sandworm

An interview with Andy Greenberg about his book Sandworm, on the Russian state hackers who attack power grids

Wired security reporter Andy Greenberg's latest book is Sandworm (previously), a true-life technothriller that tells the stories of the cybersecurity experts who analyzed and attributed as series of ghastly cyberwar attacks that brought down parts of the Ukrainian power grid, and then escaped the attackers' control and spread all over the world. Read the rest

My review of Sandworm: an essential guide to the new, reckless world of "cyberwarfare"

For years, I've followed Andy Greenberg's excellent reporting on "Sandworm," a set of infrastructure-targeted cyberattacks against Ukraine widely presumed to be of Russian origin, some of which escaped their targeted zone and damaged systems around the world. Read the rest

Attribution is hard: the incredible skullduggery used to try to blame the 2018 Olympic cyberattack on North Korea

Wired has published another long excerpt from Sandworm, reporter Andy Greenberg's (previously) forthcoming book on the advanced Russian hacking team who took the US-Israeli Stuxnet program to the next level, attacking Ukrainian power infrastructure, literally blowing up key components of the country's power grid by attacking the embedded code in their microcontrollers. Read the rest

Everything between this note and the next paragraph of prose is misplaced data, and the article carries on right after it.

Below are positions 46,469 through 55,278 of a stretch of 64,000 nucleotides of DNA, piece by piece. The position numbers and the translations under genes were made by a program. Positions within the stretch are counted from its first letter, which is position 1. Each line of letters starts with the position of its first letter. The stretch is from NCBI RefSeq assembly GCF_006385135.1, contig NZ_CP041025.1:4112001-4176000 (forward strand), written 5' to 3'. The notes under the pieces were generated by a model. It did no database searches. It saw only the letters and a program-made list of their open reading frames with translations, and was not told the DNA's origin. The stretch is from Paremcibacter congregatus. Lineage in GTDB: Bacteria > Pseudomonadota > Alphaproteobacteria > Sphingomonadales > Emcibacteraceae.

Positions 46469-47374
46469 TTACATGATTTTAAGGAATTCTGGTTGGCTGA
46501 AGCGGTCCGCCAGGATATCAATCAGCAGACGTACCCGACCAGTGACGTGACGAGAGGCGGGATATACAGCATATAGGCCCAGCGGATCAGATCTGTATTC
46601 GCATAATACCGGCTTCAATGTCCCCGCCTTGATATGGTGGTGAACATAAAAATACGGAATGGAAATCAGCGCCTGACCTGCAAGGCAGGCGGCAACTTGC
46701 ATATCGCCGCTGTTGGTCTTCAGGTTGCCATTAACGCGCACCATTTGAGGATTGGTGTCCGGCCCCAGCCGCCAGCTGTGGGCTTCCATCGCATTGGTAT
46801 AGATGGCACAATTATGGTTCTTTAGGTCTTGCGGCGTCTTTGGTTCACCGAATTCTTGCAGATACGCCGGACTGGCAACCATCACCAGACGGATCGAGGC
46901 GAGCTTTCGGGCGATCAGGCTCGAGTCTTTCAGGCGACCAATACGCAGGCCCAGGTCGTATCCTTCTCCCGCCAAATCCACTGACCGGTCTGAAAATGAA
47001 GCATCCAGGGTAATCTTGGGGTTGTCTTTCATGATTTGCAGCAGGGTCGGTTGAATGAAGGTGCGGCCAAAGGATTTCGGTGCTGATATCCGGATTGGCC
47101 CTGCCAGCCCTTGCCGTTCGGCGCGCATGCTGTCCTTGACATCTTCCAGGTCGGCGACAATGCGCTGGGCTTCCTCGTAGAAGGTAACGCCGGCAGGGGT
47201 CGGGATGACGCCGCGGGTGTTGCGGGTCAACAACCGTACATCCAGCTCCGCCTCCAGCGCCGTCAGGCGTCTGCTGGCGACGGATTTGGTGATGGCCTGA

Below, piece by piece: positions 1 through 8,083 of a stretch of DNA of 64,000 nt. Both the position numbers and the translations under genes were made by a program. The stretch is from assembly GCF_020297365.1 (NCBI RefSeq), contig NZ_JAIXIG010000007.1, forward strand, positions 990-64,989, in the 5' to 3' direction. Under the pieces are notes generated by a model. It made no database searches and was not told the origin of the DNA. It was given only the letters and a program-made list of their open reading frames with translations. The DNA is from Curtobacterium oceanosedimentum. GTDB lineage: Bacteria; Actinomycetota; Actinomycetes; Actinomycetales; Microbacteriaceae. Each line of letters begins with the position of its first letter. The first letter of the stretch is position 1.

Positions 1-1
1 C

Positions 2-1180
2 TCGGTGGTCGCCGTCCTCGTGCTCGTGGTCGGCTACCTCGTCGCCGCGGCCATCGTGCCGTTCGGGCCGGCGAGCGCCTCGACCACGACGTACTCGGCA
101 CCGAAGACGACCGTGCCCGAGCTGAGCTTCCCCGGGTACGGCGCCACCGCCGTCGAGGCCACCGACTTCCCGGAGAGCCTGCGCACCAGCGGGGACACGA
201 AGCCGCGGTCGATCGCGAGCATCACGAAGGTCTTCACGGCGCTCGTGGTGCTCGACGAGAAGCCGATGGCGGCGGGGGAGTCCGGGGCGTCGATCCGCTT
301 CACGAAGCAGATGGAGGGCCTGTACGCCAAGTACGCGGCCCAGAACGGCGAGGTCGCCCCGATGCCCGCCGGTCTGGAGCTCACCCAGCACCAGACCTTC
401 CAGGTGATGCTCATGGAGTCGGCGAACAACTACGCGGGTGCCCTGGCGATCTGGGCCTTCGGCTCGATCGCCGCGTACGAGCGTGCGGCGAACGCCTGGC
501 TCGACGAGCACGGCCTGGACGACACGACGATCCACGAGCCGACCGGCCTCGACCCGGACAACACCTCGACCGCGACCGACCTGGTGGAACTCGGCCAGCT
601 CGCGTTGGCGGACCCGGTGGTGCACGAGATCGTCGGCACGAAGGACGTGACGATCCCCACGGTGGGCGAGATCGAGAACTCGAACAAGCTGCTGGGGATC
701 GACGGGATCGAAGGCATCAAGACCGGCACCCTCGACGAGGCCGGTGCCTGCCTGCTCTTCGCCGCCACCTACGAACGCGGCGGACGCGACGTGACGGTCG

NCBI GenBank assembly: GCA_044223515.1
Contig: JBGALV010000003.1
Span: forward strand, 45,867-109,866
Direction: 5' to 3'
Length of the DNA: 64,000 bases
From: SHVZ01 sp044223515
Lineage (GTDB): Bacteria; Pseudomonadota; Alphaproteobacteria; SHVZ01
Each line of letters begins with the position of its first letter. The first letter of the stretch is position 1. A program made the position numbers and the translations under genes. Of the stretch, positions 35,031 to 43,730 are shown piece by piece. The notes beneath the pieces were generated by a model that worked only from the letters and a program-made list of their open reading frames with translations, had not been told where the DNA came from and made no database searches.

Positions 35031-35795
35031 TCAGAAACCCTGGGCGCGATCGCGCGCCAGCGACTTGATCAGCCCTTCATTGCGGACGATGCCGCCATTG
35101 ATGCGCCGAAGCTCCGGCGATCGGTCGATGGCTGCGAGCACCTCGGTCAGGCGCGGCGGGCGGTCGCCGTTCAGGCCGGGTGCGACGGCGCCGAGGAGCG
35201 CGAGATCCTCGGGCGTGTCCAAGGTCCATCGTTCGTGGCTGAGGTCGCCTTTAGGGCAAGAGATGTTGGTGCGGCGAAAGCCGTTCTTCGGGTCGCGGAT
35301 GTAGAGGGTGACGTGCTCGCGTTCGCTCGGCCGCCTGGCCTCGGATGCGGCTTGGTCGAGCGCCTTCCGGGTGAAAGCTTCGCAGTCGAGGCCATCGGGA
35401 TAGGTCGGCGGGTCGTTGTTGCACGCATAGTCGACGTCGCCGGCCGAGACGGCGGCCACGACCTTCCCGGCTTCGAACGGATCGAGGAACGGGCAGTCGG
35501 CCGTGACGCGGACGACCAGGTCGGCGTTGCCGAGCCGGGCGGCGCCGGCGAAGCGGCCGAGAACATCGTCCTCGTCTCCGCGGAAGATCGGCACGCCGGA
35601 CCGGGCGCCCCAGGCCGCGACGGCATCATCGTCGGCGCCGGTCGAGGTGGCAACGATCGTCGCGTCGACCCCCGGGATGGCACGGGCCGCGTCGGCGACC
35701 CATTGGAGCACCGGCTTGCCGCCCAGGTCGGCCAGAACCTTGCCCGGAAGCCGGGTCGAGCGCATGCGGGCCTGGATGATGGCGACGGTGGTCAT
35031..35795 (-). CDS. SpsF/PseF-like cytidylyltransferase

Notpetya: the incredible story of an escaped US cyberweapon, Russian state hackers, and Ukraine's cyberwar

Andy Greenberg (previously) is Wired's senior security reporter; he did amazing work covering Russian cyberwarfare in Ukraine, which he has expanded into a forthcoming book: Sandworm: A New Era of Cyberwar and the Hunt for the Kremlin's Most Dangerous Hackers (I read it for a blurb and a review; it's excellent). Read the rest

Someone is targeting "critical infrastructure" safety systems in networked attacks

The Triton malware was first identified 16 months ago by researchers from Fireeye: it targets Triconex control systems from Schneider Electric, and was linked by Fireeye to the Central Scientific Research Institute of Chemistry and Mechanics in Moscow. Read the rest

Two Russia-backed hacker groups target Europe ahead of elections, FireEye reports

Security services firm FireEye says two hacker groups known to be sponsored by the Russian government of Vladimir Putin are waging cyber-attacks currently against European government systems. Read the rest